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A way of preserving and promoting the value of lacquerware in Wajima city

Wajima is a big city of Noto Peninsula in Ishikawa prefecture. The City has a harbor and its position faces the Sea of Japan. This is the most famous city for lacquerware that is well-known as Wajimanuri. The local lacquerware is distinguished for its durability, which is achieved the highest level from extra technique of coating. To create a single piece of Wajima lacquerware requires a number of specialized artisans and dozens of processes. There is a very famous place which keep important roles in preserving and promoting the value of lacquerware in Wajima city is the Wajima Museum of Lacquerware (urushi nuri).

On the sunny morning of August 3th, 2016, our class from the Cultural Resource Management (CRM) program in Kanazawa University had a lucky opportunity to visit Wajima Museum of Lacquerware Art in Wajima city under the guidance of our teachers and Ms. Suzanne Ross who has a large amount of experience in making and promoting values of Wajimanuri and has lived in Wajima city more than 20 years.

The Museum includes two main floors, with the first floor is used a small space for the sale of Wajimanuri (museum shop) and the second floor is specially designed with 4 galleries and a free library. Here, we were listened to the detailed introduction about the museum from Ms. Suzanne Ross, we knew this is the only specialized museum in Lacquerware Art in Japan with a large number of lacquer artworks made by artisans in many different time periods. And many of those artists are recognized as "Living National Cultural Treasure".

The content of the museum exhibition includes not only the local lacquer products, but also have a lot of lacquer products from other locations in Japan and abroad. It also provided visitors an overview of the process of how to make Wajimanuri. The following diagram summarizes basic steps of the process when making a wooden bowl using Wajimanuri technique[1]:

In all of steps in making Wajima Lacquerware bowl above, the steps of decorating with Makie and Chinkin have given me a great pleasure. Maki-e is  specially a decorative technique which was made by two main steps, such as: drawing pattern in first time and then sprinkling gold, silver and colored powders onto surface of urushi. Chinkin is other decorative technique which made by two steps. The first step is to carve and express the images on the surface. The next step is to put the gold powder or gold foil into grooves.This is the most difficult technique when creating these art pieces of lacquer. Thus, the craftsmen who can apply this technique are people who spent many years of experience and rarely make mistakes. However, in recent years, the number of Maki-e craftsmen and Chinkin craftsmen are decreased.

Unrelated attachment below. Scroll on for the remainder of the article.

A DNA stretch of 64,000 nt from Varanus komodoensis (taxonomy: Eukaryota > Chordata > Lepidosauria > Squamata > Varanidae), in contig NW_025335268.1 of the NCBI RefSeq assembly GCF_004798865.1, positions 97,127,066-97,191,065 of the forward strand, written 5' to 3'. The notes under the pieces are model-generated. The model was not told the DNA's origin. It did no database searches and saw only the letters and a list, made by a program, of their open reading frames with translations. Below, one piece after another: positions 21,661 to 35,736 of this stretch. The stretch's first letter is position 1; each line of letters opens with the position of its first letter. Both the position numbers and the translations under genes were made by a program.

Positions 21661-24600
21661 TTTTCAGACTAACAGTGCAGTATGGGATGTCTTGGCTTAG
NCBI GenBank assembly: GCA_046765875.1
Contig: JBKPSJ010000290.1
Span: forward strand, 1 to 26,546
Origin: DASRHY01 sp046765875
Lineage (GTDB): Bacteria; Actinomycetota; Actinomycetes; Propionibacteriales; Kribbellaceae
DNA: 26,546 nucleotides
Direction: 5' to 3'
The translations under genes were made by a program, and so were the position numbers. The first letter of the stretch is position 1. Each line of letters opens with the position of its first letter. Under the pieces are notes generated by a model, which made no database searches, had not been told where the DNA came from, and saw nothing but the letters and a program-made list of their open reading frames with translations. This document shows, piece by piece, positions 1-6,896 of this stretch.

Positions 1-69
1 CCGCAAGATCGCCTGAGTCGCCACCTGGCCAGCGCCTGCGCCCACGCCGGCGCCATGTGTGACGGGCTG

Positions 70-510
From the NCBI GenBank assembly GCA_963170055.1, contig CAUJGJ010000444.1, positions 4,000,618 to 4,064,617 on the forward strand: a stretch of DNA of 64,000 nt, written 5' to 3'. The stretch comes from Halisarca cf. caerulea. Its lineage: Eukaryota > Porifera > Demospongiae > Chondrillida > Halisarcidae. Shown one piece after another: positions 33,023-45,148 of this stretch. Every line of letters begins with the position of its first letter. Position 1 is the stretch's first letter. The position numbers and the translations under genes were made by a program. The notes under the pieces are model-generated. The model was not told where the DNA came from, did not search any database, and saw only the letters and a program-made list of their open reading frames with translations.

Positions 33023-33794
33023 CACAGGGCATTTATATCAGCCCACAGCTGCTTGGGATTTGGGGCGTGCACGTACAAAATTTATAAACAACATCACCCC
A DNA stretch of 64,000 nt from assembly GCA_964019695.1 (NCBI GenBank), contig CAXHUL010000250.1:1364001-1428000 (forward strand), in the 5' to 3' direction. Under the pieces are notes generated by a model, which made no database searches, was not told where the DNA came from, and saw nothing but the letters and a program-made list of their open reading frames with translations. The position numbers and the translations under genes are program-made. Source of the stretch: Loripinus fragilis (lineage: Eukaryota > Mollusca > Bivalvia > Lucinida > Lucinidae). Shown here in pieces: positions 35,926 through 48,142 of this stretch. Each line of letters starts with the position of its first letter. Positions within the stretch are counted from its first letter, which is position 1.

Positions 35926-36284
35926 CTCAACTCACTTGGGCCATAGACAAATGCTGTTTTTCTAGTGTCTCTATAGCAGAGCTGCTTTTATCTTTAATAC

Another particularly important factor that I need to mention here is urushi. Do you know what is urushi? It is the essential source as raw material to make special properties of Wajimanuri. Urushi is the name of lacquer in Japanese and is tree sap collected from the lacquer trees, which grow in the Orient. Lacquer trees grow in Japan, China, Korea, Myanmar, Vietnam and so on. The components of urushi trees in Japan is a little bit different from the ones found throughout, Myanma and Viet Nam. Most of urushi used for Wajimanuri is mainly produced in China because of the components.  In usually, it must take 12-15 years for an urushi tree to develope to collect its sap. Urushi trees planted throughout Japan during the Edo period (1603-1868) as commodities with high economic value. However, Wajima city was not the production center of urushi. Although a project began to plant the urushi tree in Wajima city to take the sap, the amount is not much so far.

Presently, Wajima lacquerware is designated as an Important Intangible Cultural Art in Japan and it is considered an art. The art of lacquer requires a lot of time creating products and the artisans must be experienced enough to take part in the creation processes of lacquerware. To become an artist in this field, the craftsmen need to gain experience and learn about the techniques of making lacquerware over a long time to be able to create out beautiful products. Some craftsmen who have their personal aesthetic try to produce newly lacquered works in different ways. Many of them have the potential to be good artists “Living National Treasures” in Japan. They are also the people who maintain and participate in the training of new generations to preserve and develop the traditional handicrafts. Through the observation of this museum's exhibitions, and also a participation in a lecture by staff in Wajima City Hall, I was impressed that local government and people of the city have a very high awareness and responsibility in maintaining and promoting the image of Wajimanuri.

This trip has given me the basic understanding of lacquer ware, but it is more important for me to know about the difficulty and complexity of making lacquer products. I also better understand the value of Wajimanuri. The value of Wajimanuri is not only from the good quality of urushi trees and sap, but also in shaping effort, meticulous decoration and the feats of artists who make it. Moreover, Wajimanuri is valuable by the efforts in maintaining and promoting traditional handicrafts by craftsmen, local government and local authorities to develop tourism. Thus the Wajima Museum of Lacquerware Art has succeeded in promoting the value of urushi lacquer ware to visitors.

                                                                                                              (N.H.N)

[1]Wajimanuri Lacquerware, Traditional Japanese handicraft, pages 4-5.
 
diagram : the process to make Wajimanuri
Ms.Suzan lecture.jpg

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